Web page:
As parents, and simply as human beings, we all have our fears. According to Dr. Ed Welch, even the most successful and apparently confident among us fear failure, rejection, vulnerability. For many of us, parenting teens can cause those fears to escalate, especially when our kids start asking the hard questions. But we can’t let our own fears keep us from being honest with our kids. Before we talk about “how,” we’ll consider the all-important “why.”
Honesty Is Important
Even when our kids are small, it’s important to be honest. However, vague generalities often suffice. In fact, too much information, too soon, can be detrimental. God’s Word encourages retaining innocence and limiting knowledge of evil (Matthew 10:16, Romans 16:19). At the same time, walking with integrity requires honesty (Matthew 5:37).
As kids get older, we need to equip them to deal with the realities of life by entrusting them with more and more information — about ourselves, our faith, and our world. Especially in our technological age, if they are curious, they will easily be able to discover information that they crave, anyway.
Betrayal Is Hurtful
In addition to the ethical importance of honesty, the relational significance is huge. If your teen finds out that you’ve kept significant information from him or her or that you’ve been misleading in any way, the feelings of being betrayed will be difficult to overcome. No one wants to be misled or embarrassed, and once the trust has been breached, it is difficult to rebuild.
Instead of hoping your teen will never find out the truth, you can bravely face your fear and trust God to take care of the rest. After all, “perfect love casts out fear” (1 John 4:18).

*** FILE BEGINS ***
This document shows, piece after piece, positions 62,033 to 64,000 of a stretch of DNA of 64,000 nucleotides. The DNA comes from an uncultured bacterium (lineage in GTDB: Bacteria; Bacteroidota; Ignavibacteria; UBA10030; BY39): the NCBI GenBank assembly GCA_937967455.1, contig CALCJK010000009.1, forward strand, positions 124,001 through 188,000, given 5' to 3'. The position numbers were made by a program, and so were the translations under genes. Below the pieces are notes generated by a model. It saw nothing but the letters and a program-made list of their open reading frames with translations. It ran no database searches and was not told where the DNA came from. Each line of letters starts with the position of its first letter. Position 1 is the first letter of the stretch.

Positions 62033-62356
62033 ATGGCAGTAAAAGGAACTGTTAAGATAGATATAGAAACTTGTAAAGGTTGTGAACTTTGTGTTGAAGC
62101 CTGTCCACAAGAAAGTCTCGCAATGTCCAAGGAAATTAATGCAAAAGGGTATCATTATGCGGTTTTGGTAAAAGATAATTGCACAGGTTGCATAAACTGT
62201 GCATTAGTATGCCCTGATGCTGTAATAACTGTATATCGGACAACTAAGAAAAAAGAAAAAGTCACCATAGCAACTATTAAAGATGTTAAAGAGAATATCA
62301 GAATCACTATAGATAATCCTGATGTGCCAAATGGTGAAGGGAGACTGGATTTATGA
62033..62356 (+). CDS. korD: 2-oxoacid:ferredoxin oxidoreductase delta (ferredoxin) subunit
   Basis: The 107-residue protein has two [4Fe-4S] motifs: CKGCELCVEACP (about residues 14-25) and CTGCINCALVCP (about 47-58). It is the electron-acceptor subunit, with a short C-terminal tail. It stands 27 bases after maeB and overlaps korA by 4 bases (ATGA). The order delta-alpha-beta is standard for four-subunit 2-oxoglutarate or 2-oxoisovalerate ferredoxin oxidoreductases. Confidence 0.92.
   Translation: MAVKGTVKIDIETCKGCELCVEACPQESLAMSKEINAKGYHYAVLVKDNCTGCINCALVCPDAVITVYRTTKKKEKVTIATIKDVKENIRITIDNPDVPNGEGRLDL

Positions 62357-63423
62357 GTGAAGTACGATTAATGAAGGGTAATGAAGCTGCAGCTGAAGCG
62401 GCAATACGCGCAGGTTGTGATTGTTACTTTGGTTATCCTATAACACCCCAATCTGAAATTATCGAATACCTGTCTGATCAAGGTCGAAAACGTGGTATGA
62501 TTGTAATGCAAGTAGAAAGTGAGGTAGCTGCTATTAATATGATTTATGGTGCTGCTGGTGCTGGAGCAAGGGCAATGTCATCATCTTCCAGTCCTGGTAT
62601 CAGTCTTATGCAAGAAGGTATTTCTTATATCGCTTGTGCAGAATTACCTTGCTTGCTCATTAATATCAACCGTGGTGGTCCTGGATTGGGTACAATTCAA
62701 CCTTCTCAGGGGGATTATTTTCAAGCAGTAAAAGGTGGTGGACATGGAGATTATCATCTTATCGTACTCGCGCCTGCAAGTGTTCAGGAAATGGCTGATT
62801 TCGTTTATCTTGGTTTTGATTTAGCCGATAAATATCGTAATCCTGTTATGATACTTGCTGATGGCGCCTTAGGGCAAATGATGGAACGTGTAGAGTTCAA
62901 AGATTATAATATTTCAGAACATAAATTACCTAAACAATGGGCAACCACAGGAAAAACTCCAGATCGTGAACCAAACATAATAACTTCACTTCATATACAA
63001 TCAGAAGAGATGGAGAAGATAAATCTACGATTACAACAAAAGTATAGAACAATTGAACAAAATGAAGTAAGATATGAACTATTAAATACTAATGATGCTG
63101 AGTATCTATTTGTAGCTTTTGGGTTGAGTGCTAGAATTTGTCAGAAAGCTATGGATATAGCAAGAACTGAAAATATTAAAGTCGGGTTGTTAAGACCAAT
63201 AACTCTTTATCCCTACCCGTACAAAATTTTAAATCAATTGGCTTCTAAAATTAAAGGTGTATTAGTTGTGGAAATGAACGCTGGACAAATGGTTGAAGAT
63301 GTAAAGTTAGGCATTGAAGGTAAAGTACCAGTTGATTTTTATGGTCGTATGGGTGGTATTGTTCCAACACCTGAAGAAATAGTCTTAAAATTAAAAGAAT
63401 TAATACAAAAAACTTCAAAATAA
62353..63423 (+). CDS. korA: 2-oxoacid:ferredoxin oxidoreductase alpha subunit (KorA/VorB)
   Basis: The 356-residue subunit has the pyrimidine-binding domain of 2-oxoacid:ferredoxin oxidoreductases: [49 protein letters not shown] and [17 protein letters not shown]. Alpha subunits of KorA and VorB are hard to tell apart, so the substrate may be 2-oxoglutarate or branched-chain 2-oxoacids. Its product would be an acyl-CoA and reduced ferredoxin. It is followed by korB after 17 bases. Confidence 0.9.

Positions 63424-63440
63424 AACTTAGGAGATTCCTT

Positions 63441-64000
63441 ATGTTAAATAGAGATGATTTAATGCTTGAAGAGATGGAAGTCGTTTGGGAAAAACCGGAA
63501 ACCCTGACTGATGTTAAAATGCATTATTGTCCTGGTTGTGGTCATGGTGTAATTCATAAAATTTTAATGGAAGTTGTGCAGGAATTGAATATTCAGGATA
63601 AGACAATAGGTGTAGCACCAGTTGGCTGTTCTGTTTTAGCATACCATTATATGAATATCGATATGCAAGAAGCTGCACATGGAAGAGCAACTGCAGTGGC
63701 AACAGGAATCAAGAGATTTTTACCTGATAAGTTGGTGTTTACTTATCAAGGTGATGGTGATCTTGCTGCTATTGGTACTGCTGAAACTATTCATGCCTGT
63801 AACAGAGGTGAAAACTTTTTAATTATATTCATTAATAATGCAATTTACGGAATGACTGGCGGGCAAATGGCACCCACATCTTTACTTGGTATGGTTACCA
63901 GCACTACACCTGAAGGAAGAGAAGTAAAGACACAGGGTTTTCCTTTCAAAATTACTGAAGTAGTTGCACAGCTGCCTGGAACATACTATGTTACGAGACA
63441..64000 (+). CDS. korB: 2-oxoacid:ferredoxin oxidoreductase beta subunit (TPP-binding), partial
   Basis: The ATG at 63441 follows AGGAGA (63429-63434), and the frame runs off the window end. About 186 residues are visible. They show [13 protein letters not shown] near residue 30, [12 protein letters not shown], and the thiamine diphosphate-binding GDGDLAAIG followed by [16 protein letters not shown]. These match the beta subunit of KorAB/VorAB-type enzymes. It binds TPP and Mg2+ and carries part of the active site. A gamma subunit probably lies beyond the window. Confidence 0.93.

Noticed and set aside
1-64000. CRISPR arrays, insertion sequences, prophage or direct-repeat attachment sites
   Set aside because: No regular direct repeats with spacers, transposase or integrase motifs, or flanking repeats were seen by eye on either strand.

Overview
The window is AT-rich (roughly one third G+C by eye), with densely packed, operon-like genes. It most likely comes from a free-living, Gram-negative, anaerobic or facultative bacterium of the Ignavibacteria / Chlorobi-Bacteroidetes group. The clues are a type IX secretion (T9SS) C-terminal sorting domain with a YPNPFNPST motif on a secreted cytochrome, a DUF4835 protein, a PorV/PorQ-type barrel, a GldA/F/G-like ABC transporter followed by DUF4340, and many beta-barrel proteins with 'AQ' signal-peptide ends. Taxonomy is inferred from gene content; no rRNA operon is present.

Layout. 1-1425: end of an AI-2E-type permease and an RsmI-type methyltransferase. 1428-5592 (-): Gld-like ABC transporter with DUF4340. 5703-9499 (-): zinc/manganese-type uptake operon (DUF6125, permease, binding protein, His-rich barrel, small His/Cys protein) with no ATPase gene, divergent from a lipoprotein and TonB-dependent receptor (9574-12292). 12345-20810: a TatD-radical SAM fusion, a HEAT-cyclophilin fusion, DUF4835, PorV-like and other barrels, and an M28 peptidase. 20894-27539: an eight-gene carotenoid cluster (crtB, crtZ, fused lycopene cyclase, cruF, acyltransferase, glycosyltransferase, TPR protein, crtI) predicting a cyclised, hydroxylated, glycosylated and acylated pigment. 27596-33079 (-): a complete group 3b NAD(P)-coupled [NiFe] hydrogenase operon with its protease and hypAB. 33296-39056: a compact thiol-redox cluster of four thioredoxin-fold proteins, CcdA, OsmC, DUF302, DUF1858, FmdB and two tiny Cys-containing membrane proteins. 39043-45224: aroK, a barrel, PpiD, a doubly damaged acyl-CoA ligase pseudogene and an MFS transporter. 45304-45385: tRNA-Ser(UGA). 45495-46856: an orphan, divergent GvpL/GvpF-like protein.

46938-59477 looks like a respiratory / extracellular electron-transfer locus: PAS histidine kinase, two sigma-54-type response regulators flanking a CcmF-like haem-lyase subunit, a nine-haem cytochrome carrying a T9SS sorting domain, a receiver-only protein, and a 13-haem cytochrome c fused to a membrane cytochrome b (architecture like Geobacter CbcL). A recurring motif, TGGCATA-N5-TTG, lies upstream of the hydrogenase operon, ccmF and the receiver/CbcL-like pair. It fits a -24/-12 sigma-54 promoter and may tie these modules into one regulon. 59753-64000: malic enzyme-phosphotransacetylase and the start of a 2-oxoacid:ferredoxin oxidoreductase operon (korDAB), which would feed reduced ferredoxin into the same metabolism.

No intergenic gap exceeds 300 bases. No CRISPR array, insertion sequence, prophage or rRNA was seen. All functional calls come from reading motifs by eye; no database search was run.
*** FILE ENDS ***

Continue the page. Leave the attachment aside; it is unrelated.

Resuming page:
Avoidance Is Unhealthy
Yes, I know it’s easier. But really? In the end, it’s not better. Again, consider your relationship with your teen. Do you want it to be marked by manipulation and passive-aggressive behavior, or transparent vulnerability and selfless love?
When you purposefully avoid certain topics or create an environment in which they’re obviously taboo, you create an atmosphere of anxiety and reserve in your home. That kind of spirit is not godly, but fleshly (2 Timothy 1:7). In addition, you will unwittingly encourage your teen to erect his or her own walls of reservation, which won’t be in their best interest, at all.
Fostering an atmosphere of honesty won’t be easy, but the same God who made you can empower you to face your fears. Especially when you’re motivated by humility and genuine love, your fears will be eclipsed by the positive values you’re instilling in your teens, as well as the opportunity to see God’s grace carry you and His light shine through you, even through your broken places.
Continue reading with Part 2.